Having just seen my primary care physician yesterday for an overdue check-up, I realized after the appointment was over that I had not wrestled with the idea of asking him if he had washed his hands before examining me.

I completely forgot. Maybe on purpose.

It’s difficult to ask your doctor or other medical provider if he/she has washed up. Some physicians see it as a direct challenge and take offense, while others are receptive to respectful prompting.

According to FierceHealthcare’s article, Patient’s Reluctance to Tell Providers to Wash Hands,  I’m not the only patient who is reticent to bring up the hand hygiene subject with my medical providers. FierceHealthcare reports that over half of patients won’t ask their doctors to wash their hands. And we all know that health care workers’ hands are the most common vehicle for transmission of healthcare associated infections. The NIH says it plain and simple: hand hygiene is the leading measure to reduce healthcare associated infections. 

To make things even more complicated, research in the Archives of Internal Medicine reports that 27 percent of clinicians say it’s not a patient’s place to instruct them to wash their hands.

Whose place is it?

According to The Joint Commission, 1.4 million people worldwide are suffering from hospital-acquired infections. In the U.S. one in every 136 patients becomes severely ill as a result of acquiring an infection in a hospital. It is estimated that each year more than 99,000 die because of hospital-acquired infections.

That’s nothing to sneeze at.

Healthcare associated infections don’t just occur in hospitals. More medical treatment has shifted to outpatient settings and fewer patients are being admitted to hospitals. That means more healthcare associated infections occur outside of the hospital setting. 

Both patients and medical providers understand the importance of good hand hygiene to prevent the spread of healthcare associated infections. No one wants to contract or spread MRSA, C.diff, or other infections. However, Johns Hopkins Center for Innovation in Quality Patient Care reports that healthcare providers adhere to national guidelines for hand hygiene less than 50 percent of the time.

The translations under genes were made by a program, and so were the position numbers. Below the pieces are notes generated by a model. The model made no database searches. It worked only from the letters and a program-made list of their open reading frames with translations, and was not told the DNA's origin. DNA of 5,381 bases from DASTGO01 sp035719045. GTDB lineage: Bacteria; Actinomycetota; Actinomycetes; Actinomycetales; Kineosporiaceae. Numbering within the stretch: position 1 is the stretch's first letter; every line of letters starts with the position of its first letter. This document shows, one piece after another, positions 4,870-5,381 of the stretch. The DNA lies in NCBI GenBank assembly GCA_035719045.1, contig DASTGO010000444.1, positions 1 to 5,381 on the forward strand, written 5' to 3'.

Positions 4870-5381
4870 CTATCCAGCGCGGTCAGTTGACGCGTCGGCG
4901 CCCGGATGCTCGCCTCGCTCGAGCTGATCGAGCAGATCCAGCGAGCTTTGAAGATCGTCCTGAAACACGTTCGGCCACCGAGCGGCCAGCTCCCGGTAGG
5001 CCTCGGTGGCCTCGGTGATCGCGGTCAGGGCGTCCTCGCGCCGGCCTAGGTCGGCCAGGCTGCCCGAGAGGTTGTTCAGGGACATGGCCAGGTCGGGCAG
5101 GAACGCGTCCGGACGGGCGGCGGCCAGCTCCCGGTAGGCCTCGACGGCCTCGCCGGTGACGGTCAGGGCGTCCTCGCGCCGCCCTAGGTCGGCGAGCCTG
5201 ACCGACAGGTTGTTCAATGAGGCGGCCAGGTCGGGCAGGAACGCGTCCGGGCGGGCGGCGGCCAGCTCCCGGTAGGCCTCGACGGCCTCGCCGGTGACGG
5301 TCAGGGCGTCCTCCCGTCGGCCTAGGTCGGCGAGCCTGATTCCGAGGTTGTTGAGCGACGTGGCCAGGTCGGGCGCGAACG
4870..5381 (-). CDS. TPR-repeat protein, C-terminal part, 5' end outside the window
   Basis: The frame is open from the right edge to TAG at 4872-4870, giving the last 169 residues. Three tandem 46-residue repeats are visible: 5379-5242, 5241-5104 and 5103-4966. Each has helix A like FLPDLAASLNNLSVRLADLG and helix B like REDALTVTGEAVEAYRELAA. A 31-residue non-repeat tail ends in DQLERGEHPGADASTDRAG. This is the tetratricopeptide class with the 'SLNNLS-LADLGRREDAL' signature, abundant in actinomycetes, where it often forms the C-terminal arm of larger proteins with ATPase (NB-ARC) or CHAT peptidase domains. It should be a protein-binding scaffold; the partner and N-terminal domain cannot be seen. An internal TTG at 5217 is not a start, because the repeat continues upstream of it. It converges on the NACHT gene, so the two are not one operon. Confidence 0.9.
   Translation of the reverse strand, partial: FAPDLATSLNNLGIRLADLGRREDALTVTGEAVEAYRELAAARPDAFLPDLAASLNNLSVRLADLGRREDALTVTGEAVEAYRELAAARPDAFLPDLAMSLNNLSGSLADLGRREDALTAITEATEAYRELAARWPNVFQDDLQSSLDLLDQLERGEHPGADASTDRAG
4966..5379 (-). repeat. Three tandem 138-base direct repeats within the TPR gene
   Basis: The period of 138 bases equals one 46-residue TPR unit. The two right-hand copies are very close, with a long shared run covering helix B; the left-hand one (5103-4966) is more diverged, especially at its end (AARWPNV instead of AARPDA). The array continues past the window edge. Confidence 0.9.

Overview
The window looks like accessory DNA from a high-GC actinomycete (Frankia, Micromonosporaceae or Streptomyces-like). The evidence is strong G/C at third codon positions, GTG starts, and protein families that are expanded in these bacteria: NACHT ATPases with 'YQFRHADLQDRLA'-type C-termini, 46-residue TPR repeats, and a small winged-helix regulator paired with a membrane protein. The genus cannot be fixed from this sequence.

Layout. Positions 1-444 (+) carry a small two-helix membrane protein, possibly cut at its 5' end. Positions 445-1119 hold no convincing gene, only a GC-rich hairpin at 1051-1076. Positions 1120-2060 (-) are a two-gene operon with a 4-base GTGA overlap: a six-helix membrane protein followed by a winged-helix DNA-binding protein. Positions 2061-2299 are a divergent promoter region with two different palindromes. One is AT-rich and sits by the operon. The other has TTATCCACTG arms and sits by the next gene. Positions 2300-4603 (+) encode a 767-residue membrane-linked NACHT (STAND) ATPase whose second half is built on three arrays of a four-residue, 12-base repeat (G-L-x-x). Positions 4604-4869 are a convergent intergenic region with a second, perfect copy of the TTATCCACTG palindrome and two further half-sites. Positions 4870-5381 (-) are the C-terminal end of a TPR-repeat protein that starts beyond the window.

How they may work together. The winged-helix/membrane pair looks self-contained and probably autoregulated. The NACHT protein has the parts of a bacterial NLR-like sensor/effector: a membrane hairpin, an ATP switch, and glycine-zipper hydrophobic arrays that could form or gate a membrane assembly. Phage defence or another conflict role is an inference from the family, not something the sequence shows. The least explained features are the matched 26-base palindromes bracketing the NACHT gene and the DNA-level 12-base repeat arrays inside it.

That puts patients in a difficult position.

If healthcare providers in the U.S. are compliant with good hand hygiene protocols less than half the time, and over 50 percent of patients won’t speak up to medical providers about washing their hands, and a good percentage of those medical providers are not open to patients’ requests for hand washing, we have a problem. What can patients do?

Doug Hall of PULSE of Florida suggested a large name-tag or clip-on badge with the reminder, “Wash Hands Before Patient Contact.” That’s a valuable idea for hospitalized patients, but I can’t imagine walking into my PCP’s office with that badge clipped onto my blouse.

Once, I asked a pediatrician who was subbing for my daughter’s pediatrician to wash her hands before touching my child. I’d watched her interact with two sick kids in the exam room across from us. Those kids were coughing, wiping their noses, rubbing their hands on their pants, and climbing all over the exam room table and chair. I pitied the poor parent and child who were next in line for that room. Without washing her hands, that pediatrician walked directly into our exam room and headed for my daughter. I asked her to wash her hands first. It was uncomfortable for both of us but worth it. Somehow it was much easier advocating for my daughter than for myself.

I think we need to change our attitudes about how we interact with our medical providers. If you look at some of the statistics I quoted about how many people get infected by health care associated infections (a polite way of saying ‘diseases spread because people are not using good hand hygiene’) the reality is pretty shocking and scary. Maybe we need to think about the number of people we all know who have been affected by one of these infections, how someone we know or love developed C.diff and had a terrible time getting rid of it. Or died.

If we work with our medical providers, and regard them as partners instead of demi-gods, maybe it will be easier to ask them to wash their hands, use hand sanitizer and don disposable gloves. Maybe we can develop enough self-confidence as patients to speak up and politely say, “Would you please wash your hands?

And maybe it’s time for medical providers to partner with patients and resist regarding us as being on the other side of the fence. Patient safety is a team effort.

 

For more information on The Take-Charge Patient: How You Can Get the Best Medical Care, go to www.thetakechargepatient.com

For more information on Critical Conditions: The Essential Hospital Guide To Get Your Loved One Out Alive, go to www.criticalconditions.com